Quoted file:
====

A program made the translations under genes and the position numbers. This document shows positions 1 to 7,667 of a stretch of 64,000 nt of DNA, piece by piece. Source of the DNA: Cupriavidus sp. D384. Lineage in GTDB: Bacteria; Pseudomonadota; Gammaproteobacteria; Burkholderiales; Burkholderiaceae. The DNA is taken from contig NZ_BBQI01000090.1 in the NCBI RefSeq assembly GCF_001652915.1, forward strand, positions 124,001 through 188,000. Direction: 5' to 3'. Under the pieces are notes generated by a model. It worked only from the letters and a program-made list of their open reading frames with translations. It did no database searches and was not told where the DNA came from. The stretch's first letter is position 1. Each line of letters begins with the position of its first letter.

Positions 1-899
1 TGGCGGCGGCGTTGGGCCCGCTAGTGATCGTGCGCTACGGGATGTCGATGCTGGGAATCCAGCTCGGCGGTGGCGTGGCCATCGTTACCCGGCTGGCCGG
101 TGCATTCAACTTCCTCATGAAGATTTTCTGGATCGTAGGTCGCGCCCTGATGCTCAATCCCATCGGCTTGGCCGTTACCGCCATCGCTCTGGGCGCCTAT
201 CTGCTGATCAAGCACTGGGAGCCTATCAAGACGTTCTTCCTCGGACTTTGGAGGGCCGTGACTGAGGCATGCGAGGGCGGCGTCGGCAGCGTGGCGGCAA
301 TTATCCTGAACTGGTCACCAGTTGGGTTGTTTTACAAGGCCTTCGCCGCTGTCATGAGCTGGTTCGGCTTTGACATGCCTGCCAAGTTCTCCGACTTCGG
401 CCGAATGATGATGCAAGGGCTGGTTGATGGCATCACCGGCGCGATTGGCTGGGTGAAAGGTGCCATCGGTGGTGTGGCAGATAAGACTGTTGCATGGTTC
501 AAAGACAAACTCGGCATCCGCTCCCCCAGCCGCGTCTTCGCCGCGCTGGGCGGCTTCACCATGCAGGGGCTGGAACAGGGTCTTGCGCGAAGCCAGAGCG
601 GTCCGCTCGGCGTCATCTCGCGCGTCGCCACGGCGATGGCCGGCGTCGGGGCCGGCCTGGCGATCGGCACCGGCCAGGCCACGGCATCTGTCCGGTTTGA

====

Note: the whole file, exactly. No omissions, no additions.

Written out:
A program made the translations under genes and the position numbers. This document shows positions 1 to 7,667 of a stretch of 64,000 nt of DNA, piece by piece. Source of the DNA: Cupriavidus sp. D384. Lineage in GTDB: Bacteria; Pseudomonadota; Gammaproteobacteria; Burkholderiales; Burkholderiaceae. The DNA is taken from contig NZ_BBQI01000090.1 in the NCBI RefSeq assembly GCF_001652915.1, forward strand, positions 124,001 through 188,000. Direction: 5' to 3'. Under the pieces are notes generated by a model. It worked only from the letters and a program-made list of their open reading frames with translations. It did no database searches and was not told where the DNA came from. The stretch's first letter is position 1. Each line of letters begins with the position of its first letter.

Positions 1-899
1 TGGCGGCGGCGTTGGGCCCGCTAGTGATCGTGCGCTACGGGATGTCGATGCTGGGAATCCAGCTCGGCGGTGGCGTGGCCATCGTTACCCGGCTGGCCGG
101 TGCATTCAACTTCCTCATGAAGATTTTCTGGATCGTAGGTCGCGCCCTGATGCTCAATCCCATCGGCTTGGCCGTTACCGCCATCGCTCTGGGCGCCTAT
201 CTGCTGATCAAGCACTGGGAGCCTATCAAGACGTTCTTCCTCGGACTTTGGAGGGCCGTGACTGAGGCATGCGAGGGCGGCGTCGGCAGCGTGGCGGCAA
301 TTATCCTGAACTGGTCACCAGTTGGGTTGTTTTACAAGGCCTTCGCCGCTGTCATGAGCTGGTTCGGCTTTGACATGCCTGCCAAGTTCTCCGACTTCGG
401 CCGAATGATGATGCAAGGGCTGGTTGATGGCATCACCGGCGCGATTGGCTGGGTGAAAGGTGCCATCGGTGGTGTGGCAGATAAGACTGTTGCATGGTTC
501 AAAGACAAACTCGGCATCCGCTCCCCCAGCCGCGTCTTCGCCGCGCTGGGCGGCTTCACCATGCAGGGGCTGGAACAGGGTCTTGCGCGAAGCCAGAGCG
601 GTCCGCTCGGCGTCATCTCGCGCGTCGCCACGGCGATGGCCGGCGTCGGGGCCGGCCTGGCGATCGGCACCGGCCAGGCCACGGCATCTGTCCGGTTTGA